Looking back to move forward

David Peterson
Angular Ventures
Published in
3 min readApr 25, 2023


With each passing week, it becomes clearer just how much of an impact generative AI will have on the future of software, and how little we know about what that future looks like.

For those of us who live and breathe technology, this is both wonderfully exciting and wildly disconcerting.

As an example, I was catching up with a former Airtable colleague a few weeks ago. He’s an extremely talented engineer. Has a killer product instinct. And I’ve never seen him more excited than when he’s talking about the latest LLM-powered app he’s hacked together. But he is, unabashedly, incredibly anxious as well. Why? Because he doesn’t know what to build. No idea seems defensible these days. New applications can suddenly become features. Infrastructure can be easily subsumed by incumbents. How can you decide what to build when the ground is shifting underneath you so quickly?

In times of dislocation, such as this, I find it helpful to go back and read the contemporaneous thoughts of people I respect during previous moments of uncertainty…which is how I found myself reading old posts from Fred Wilson’s blog over the weekend.

There’s a lot of great content from A VC in the mid-to-late 2000s. The rise of the cloud meant the cost of producing software fell precipitously (sound familiar?), and Union Square managed that uncertainty better than almost anyone.

There’s one post I keep coming back to. It’s called “The Dental Software Story” and in it, Fred recounts why Union Square’s very first thesis was all about investing in “networks.”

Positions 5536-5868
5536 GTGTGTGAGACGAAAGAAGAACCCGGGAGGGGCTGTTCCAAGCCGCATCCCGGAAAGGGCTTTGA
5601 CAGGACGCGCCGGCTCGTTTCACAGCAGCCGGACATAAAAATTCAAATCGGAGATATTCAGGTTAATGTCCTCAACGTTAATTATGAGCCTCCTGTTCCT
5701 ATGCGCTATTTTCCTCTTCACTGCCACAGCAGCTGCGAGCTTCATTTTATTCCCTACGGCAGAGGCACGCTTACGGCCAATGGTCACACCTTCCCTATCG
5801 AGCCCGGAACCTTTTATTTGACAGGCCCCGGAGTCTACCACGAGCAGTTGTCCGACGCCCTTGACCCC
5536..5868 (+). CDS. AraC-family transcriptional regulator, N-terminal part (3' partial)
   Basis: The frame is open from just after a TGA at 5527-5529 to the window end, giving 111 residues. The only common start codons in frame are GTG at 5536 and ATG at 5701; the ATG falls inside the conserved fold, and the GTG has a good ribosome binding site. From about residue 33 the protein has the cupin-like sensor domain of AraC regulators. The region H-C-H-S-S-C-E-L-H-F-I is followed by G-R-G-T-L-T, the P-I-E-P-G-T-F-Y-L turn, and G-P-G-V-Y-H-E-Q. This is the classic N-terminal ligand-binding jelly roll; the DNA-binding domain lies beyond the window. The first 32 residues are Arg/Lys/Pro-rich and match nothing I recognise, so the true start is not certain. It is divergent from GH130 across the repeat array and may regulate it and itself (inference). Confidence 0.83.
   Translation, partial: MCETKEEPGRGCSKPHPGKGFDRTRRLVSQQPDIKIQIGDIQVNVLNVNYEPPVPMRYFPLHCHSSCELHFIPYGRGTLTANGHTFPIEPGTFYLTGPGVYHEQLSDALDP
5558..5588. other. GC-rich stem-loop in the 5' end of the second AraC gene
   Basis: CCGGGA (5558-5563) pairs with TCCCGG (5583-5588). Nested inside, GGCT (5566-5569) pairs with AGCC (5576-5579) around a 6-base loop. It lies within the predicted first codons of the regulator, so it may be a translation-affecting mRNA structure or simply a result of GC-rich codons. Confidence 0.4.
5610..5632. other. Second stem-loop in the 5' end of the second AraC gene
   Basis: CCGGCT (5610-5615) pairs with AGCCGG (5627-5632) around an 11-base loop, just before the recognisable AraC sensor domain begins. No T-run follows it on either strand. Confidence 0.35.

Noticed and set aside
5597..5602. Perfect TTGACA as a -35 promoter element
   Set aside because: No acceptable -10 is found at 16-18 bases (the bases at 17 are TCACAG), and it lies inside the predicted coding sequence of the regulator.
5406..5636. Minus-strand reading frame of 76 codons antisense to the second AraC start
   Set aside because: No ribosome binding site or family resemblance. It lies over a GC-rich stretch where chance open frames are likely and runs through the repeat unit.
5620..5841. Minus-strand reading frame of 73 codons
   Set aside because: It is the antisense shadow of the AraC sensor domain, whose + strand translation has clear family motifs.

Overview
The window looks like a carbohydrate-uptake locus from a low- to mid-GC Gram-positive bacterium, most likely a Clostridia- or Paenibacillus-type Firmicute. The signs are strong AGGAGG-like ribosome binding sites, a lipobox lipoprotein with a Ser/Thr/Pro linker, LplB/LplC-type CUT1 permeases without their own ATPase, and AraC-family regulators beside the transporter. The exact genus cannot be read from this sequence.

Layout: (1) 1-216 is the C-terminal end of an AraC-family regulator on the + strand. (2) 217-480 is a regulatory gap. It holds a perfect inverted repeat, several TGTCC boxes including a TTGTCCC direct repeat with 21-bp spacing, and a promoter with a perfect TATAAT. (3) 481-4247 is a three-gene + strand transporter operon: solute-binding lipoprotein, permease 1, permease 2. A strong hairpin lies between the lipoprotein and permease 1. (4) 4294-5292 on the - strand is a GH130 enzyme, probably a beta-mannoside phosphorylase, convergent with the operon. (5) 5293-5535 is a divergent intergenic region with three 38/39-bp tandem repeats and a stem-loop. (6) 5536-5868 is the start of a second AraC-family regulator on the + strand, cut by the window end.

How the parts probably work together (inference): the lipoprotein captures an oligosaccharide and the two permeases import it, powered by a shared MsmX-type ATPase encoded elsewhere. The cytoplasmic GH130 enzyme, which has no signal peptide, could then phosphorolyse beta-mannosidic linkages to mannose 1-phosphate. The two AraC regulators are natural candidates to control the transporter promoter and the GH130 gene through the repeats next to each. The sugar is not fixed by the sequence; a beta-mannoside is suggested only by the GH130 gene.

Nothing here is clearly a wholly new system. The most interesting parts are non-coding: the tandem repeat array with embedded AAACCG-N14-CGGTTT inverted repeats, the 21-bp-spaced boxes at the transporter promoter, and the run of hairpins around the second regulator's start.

He tells the story of a software entrepreneur that builds a comprehensive dental office management system called Dentasoft. Dentasoft is expensive, but it takes off, hits $100M ARR, and goes public. A few years later, some young entrepreneurs built a competitor to Dentasoft called Dent.io. Dent.io is modern, mobile-first, and one-fifth the price. Dent.io starts stealing customers from Dentasoft. Around this time, an open source community crops up to build an open source version of dental office software. A hosted version pops up and becomes very popular with forward thinking dentist offices. And so on.

The moral of the story is that software alone is a commodity. As Fred wrote: “[t]here is nothing stopping anyone from copying the feature set, making it better, cheaper, and faster. And they will do that…[Back in 2003, w]e saw the cloud coming but did not want to invest in commodity software delivered in the cloud. So we asked ourselves, “what will provide defensibility” and the answer we came to was networks of users, transactions, or data inside the software. We felt that if an entrepreneur could include something other than features and functions in their software, something that was not a commodity, then their software would be more defensible.”

There’s something so comforting about the way history rhymes. Yes. Software is a commodity. And at this moment, as the cost of building software trends toward zero, never has that been more true.

So, what matters now is what has always mattered: First, do you have a unique customer insight? And second, can you leverage that insight to build a business that has line of sight to some sort of durable, competitive advantage?

There are many paths to building a sustainable competitive advantage. Network effects work. You might also benefit from cost advantages. Or perhaps high switching costs or high barriers to entry. There isn’t just one way to get there.

But I think we all convinced ourselves, over the past few years, that you didn’t need to do it at all. Maybe a good customer insight is enough, we’d say. Perhaps product sense is all that is needed, we’d argue. Indeed, the cost of building software had grown so much that we convinced ourselves that capital itself was a moat. I’m not sure if that was ever true. But it’s certainly not true any more.

So if, like my friend, you’re feeling a bit anxious, go read some old posts from Fred. He’ll remind you that we’ve been here before. And sometimes the best way to figure out how to move forward is to look back.